"As proud farmers pay attention to the quality of food you are sending to the world. Understand what they want, and why they want it."
While he was her Mr Willick talked to Federated Farmers.
The federation's grains council chairman Hugh Ritchie said Mr Willick's experience was of no particular relevance to New Zealand growers.
He said New Zealand farmers currently had little interest in growing GE crops that were available to Canadian farmers. "However we believe there could be considerable benefits to New Zealand farmers from the use of GE for specialist pharmaceutical use.
"Just as Mr Willick had the choice to move to organic production,whilst other farmers have continued to grow GE crops, New Zealand arable growers should be able to retain the option of growing GE crops if they see commercial advantage in it."
He said that unlike Canada, New Zealand had a rigorous approval process that would apply once the moratorium was lifted.
Steve Abel of Greenpeace said Mr Ritchie had totally missed Mr Willick's point. "Once you release a GE crop the evidence is that it spreads, thereby stealing the right of conventional farmers to grow GE-free and ultimately the right of consumers to eat GE-free produce."
Consumer Groups Target Starbucks; Denounce Genetically Engineered Ingredients, Failure to Support Fair Trade Coffee, Chocolate Farmers; Starbucks Reneged on Promise to Change; National Day of Action to Coincide
SEATTLE, March 19 (AScribe Newswire) -- Dozens of consumer, environmental, and Fair Trade activists will descend on the Starbucks' annual shareholders meeting in Seattle on March 25 where they will distribute leaflets, lobby shareholders and call for a global boycott of the transnational coffee corporation. Concerned shareholders will introduce a resolution calling on Starbucks to label or remove recombinant Bovine Growth Hormone (rBGH) and other GMOs (Genetically Modified Organisms) from its products. At the same time Organic Consumers Association (OCA), a national network of half a million organic consumers, will launch a "virtual march" on Starbucks' headquarters, encouraging consumers all over the world to phone, fax, or email the company, informing them they will boycott Starbucks until campaign demands are met. They will also announce an ongoing campaign in which local initiatives will be launched in cities across the country will also be announced.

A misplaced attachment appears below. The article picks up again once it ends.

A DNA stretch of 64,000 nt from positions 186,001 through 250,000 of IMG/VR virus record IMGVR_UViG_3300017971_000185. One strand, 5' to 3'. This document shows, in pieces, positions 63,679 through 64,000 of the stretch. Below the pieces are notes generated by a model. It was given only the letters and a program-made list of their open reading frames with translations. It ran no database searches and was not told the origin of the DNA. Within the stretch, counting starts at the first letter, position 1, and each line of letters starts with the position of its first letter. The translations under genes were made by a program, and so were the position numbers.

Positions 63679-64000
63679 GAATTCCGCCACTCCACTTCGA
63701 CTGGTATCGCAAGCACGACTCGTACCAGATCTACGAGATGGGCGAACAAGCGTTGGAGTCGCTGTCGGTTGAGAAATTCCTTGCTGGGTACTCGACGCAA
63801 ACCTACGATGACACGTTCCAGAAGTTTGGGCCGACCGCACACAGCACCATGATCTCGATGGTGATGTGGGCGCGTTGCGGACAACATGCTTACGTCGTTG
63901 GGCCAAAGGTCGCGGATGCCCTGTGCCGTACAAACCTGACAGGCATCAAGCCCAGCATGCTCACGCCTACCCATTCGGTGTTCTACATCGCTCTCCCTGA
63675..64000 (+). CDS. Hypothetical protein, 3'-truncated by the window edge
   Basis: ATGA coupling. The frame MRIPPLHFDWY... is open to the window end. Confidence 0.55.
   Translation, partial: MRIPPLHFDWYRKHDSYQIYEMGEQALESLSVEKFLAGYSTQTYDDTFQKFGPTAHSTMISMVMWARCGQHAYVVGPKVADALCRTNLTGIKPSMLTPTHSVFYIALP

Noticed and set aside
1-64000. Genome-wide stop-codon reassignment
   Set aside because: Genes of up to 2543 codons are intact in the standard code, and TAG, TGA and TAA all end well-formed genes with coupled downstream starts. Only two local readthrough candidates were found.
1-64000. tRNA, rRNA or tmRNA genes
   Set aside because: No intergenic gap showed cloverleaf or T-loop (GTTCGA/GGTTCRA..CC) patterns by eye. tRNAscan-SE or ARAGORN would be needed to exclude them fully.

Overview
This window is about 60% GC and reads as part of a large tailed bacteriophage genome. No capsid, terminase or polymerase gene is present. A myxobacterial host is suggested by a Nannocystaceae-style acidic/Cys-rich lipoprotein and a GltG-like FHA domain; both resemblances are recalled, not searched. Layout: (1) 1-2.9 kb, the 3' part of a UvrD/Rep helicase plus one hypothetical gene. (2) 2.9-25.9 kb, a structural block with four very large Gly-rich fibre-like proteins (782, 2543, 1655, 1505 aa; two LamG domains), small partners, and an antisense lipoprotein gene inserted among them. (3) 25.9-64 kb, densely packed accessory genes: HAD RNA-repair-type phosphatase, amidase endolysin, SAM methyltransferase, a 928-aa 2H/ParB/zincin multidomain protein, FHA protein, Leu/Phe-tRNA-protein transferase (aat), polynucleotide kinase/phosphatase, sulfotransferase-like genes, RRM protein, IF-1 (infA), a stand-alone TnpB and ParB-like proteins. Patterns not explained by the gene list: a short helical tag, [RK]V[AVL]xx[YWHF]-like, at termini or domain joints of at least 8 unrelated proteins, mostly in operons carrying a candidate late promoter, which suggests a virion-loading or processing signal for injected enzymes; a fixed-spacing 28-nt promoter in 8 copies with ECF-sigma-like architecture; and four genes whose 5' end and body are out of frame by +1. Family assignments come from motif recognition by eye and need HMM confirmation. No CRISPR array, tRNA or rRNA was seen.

The purpose of the rally outside the shareholder meeting and the ongoing campaign is to spotlight Starbucks' continued use of "Frankenfoods" and its consistent failure to offer Fair Trade and organic coffee and chocolate on a regular basis despite pledges to consumer and advocacy groups to do so.